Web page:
The analog-to-digital conversion function is completed by the pulse accumulator circuit 32 shown in FIG. 2 to convert the information contained in the duty cycle output of the sensor pulse modulator 30 into a digital word which is usable by the microprocessor 14. The pulse accumulator circuit 32 may contain counters (not shown) for accumulating clock pulses during the "on" time of the duty cycle output signal from the sensor pulse modulator 30 whereby the count stored in the counter is subsequently read by the microprocessor 14 as a representation of the pulse width or duty cycle output of the sensor pulse modulator 30. For example, during the duty cycle output time of the output signal from the sensor pulse modulator 30, a first set of counters in the pulse accumulators circuit 32 accumulates clock pulses during the "on" time of the duty cycle waveform while a second set of counters counts clock pulses during the entire period of the output signal.
In summary, the sensor to pulse modulator 30 is the shared interface between the sensors 4, 6, 8 and the auto-zero circuit 9 and the digital electronics in the conditioning and compensation circuit 12. A sensor to pulse modulator 30 converts each of the sensor and auto-zero output voltages into a varying duty cycle output signal and by proper selection of the selector 52 and the range selector 56, one of the available input signals and amplifier gains are selected. The output of the sensor pulse modulator 30 is a free-running, pulse width modulated square wave with a frequency of operation being determined by the frequency of the triangular wave generator 60. The analog signal output from the modulator 30 is converted into a digital representation, e.g., a stored count, by the pulse accumulator circuit 32 operating as an analog-in-digital converter. The counts from the accumulator 32 are transferred to the microprocessor 14 for use as digital representations of the duty cycle output from the sensor pulse modulator 30, i.e., sensor and auto-zero output signals. The microprocessor 14 stores the counts as digital words in the memory 16 and performs data handling operations thereon in accordance with a stored program.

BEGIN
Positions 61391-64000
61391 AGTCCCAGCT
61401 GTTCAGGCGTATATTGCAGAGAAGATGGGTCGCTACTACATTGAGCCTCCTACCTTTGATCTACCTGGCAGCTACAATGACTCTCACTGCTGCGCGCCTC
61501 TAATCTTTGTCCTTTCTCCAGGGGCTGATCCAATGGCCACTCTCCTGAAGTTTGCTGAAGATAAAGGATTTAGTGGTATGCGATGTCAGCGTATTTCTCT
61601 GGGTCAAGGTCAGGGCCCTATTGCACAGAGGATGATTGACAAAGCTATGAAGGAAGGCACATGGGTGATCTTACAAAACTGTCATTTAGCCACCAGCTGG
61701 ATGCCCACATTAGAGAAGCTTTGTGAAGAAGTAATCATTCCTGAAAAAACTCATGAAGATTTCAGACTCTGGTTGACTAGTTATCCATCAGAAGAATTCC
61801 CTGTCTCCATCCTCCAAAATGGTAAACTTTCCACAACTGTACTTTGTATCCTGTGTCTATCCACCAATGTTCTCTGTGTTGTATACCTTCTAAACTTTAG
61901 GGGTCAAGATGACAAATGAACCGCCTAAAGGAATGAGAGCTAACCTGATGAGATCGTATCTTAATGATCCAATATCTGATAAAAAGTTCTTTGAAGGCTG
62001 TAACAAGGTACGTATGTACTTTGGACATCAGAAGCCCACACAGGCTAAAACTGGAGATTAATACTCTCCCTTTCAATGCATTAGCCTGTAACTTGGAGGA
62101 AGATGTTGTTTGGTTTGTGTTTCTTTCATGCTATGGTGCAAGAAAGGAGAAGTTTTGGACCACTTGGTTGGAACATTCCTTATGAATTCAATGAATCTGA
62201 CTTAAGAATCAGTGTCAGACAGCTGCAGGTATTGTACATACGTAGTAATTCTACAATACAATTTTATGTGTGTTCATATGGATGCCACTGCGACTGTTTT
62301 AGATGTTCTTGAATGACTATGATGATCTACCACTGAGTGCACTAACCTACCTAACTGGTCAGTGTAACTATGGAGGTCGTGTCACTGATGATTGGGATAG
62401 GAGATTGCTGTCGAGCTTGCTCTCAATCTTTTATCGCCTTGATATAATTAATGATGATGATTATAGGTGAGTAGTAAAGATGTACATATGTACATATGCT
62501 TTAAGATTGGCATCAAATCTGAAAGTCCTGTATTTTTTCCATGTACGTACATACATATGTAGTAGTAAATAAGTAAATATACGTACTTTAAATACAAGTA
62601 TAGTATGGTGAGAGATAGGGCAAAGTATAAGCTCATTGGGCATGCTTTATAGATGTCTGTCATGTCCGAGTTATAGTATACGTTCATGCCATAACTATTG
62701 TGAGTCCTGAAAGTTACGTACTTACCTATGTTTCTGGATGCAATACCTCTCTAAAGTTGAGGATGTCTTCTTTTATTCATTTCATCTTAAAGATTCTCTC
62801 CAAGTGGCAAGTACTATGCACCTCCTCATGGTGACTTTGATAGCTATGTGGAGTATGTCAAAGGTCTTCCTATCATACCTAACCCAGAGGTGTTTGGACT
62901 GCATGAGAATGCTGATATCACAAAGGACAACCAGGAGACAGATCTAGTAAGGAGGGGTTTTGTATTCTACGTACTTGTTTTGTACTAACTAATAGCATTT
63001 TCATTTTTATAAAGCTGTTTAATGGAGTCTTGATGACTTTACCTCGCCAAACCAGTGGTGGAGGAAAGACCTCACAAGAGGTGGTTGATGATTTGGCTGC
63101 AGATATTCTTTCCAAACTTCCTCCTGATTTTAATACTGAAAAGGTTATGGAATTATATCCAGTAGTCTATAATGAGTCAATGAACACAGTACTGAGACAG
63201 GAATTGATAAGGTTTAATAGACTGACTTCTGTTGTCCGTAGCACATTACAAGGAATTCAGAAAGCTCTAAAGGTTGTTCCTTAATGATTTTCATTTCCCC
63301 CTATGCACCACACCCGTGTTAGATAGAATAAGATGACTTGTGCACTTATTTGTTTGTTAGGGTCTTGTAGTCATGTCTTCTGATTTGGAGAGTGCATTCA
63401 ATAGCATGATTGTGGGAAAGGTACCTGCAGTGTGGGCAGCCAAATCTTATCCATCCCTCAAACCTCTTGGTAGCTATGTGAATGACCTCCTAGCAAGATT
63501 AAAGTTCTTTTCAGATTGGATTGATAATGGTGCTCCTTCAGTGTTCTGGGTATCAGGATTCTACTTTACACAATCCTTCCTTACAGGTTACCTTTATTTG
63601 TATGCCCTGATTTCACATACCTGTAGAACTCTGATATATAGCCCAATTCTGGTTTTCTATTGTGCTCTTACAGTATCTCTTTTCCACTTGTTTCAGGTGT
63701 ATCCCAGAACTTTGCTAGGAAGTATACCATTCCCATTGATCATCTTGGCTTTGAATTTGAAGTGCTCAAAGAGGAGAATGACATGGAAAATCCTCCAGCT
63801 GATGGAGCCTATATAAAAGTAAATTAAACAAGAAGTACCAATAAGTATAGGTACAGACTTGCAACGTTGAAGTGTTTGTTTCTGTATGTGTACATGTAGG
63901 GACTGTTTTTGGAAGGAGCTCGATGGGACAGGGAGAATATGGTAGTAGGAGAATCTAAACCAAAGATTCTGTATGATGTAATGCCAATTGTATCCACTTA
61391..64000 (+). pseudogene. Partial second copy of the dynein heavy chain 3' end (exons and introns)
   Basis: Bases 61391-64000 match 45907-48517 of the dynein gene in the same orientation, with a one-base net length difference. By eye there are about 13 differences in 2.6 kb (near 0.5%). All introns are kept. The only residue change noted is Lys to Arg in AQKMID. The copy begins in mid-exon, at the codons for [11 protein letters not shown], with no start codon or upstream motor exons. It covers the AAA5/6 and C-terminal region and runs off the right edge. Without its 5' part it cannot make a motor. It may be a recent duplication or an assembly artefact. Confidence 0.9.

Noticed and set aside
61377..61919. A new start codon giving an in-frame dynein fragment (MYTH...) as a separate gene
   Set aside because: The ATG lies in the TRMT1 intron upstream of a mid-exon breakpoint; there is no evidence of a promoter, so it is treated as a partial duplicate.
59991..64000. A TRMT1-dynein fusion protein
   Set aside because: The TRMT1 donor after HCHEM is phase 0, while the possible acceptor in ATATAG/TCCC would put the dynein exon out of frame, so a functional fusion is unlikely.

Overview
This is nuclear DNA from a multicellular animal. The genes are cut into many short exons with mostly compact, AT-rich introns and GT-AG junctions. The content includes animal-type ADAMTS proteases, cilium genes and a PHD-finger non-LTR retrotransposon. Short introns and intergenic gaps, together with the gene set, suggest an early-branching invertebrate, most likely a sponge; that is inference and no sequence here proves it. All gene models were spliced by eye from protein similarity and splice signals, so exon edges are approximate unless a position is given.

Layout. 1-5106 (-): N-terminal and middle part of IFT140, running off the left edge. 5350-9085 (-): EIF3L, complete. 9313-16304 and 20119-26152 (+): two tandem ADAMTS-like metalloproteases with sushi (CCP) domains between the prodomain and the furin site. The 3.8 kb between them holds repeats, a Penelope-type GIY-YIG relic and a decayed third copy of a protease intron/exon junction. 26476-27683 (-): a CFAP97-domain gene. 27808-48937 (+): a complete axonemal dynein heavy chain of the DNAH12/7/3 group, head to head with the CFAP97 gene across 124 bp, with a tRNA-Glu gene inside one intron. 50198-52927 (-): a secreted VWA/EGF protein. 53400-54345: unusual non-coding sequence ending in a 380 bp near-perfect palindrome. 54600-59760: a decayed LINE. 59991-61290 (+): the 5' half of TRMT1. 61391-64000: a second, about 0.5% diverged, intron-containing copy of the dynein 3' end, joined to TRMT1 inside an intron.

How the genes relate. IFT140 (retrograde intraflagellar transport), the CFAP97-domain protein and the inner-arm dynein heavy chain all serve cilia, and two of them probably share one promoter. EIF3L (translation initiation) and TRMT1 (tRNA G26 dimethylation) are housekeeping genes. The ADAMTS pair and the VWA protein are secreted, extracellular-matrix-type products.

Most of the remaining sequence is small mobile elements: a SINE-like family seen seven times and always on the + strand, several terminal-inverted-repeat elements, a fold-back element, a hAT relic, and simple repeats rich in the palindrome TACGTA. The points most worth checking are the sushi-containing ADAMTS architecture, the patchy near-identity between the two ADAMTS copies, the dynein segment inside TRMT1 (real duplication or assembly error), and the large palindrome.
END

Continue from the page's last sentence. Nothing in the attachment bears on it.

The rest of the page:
An auto-zero measurement is made in all gain ranges selected by the range selector 56 on a successive or periodic basis by a selection of input 4 to the multiplexer 50. The value of the auto-zero signal obtained from the auto-zero resistors 9A, 9B is used, after an analog-to-digital conversion, by the microprocessor 14 to correct for zero error in the electronic circuitry caused by the temperature and/or time drift. Finally, the digital output from the microprocessor 14 is applied to a digital-to-analog converter 22 in the communication interface 20 to produce a corresponding analog current signal for application to a 4-20 ma communication line 24. This 4-20 ma signal can be utilized for process control in any conventional manner, such process control operations being well-known in the art.
Accordingly, it may be seen that there has been provided, in accordance with the present invention, an improved sensor communication system having an analog signal to pulse width converter.
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|U.S. Classification||341/139, 341/141, 324/115|
|International Classification||H04B14/02, H03K7/08, G08C15/06, H03G1/00|
|Cooperative Classification||G08C15/06, H03K7/08, H03G1/0088|
|European Classification||H03K7/08, H03G1/00B8, G08C15/06|
|Mar 4, 1983||AS||Assignment|
Owner name: HONEYWELL INC., MINNEAPOLIS, MN A CORP. OF DE
Free format text: ASSIGNMENT OF ASSIGNORS INTEREST.;ASSIGNORS:BOZARTH, THEODORE B.;DEMARK, ANTHONY M.;FINN, EDWARD F.;AND OTHERS;REEL/FRAME:004099/0335
Effective date: 19821206
|Jun 12, 1989||FPAY||Fee payment|
Year of fee payment: 4
|Jun 21, 1993||FPAY||Fee payment|
Year of fee payment: 8
|Jun 12, 1997||FPAY||Fee payment|
Year of fee payment: 12